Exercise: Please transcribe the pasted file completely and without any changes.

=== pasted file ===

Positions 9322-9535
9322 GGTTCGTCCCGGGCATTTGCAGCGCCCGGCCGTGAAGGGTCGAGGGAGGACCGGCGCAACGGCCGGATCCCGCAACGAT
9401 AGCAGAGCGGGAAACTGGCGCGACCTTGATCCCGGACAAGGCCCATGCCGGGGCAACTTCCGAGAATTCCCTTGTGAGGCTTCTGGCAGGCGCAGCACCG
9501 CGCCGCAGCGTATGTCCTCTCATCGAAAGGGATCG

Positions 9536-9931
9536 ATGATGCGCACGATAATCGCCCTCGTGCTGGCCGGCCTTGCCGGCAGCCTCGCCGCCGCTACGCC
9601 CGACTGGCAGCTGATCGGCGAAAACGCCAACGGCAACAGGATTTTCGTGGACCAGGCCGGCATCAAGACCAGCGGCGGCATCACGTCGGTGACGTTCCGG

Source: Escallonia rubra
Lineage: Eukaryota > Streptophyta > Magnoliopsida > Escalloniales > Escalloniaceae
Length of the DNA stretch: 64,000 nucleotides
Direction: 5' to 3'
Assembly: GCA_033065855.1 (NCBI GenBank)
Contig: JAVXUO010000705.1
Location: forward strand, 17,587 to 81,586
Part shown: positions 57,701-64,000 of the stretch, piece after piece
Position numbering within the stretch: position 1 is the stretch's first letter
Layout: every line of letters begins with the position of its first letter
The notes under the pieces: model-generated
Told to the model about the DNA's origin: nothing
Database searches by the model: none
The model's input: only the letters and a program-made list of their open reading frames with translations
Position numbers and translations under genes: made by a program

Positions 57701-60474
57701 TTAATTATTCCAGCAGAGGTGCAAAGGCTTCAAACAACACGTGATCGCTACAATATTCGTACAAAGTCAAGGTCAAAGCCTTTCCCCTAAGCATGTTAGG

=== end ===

Positions 9322-9535
9322 GGTTCGTCCCGGGCATTTGCAGCGCCCGGCCGTGAAGGGTCGAGGGAGGACCGGCGCAACGGCCGGATCCCGCAACGAT
9401 AGCAGAGCGGGAAACTGGCGCGACCTTGATCCCGGACAAGGCCCATGCCGGGGCAACTTCCGAGAATTCCCTTGTGAGGCTTCTGGCAGGCGCAGCACCG
9501 CGCCGCAGCGTATGTCCTCTCATCGAAAGGGATCG

Positions 9536-9931
9536 ATGATGCGCACGATAATCGCCCTCGTGCTGGCCGGCCTTGCCGGCAGCCTCGCCGCCGCTACGCC
9601 CGACTGGCAGCTGATCGGCGAAAACGCCAACGGCAACAGGATTTTCGTGGACCAGGCCGGCATCAAGACCAGCGGCGGCATCACGTCGGTGACGTTCCGG

Source: Escallonia rubra
Lineage: Eukaryota > Streptophyta > Magnoliopsida > Escalloniales > Escalloniaceae
Length of the DNA stretch: 64,000 nucleotides
Direction: 5' to 3'
Assembly: GCA_033065855.1 (NCBI GenBank)
Contig: JAVXUO010000705.1
Location: forward strand, 17,587 to 81,586
Part shown: positions 57,701-64,000 of the stretch, piece after piece
Position numbering within the stretch: position 1 is the stretch's first letter
Layout: every line of letters begins with the position of its first letter
The notes under the pieces: model-generated
Told to the model about the DNA's origin: nothing
Database searches by the model: none
The model's input: only the letters and a program-made list of their open reading frames with translations
Position numbers and translations under genes: made by a program

Positions 57701-60474
57701 TTAATTATTCCAGCAGAGGTGCAAAGGCTTCAAACAACACGTGATCGCTACAATATTCGTACAAAGTCAAGGTCAAAGCCTTTCCCCTAAGCATGTTAGG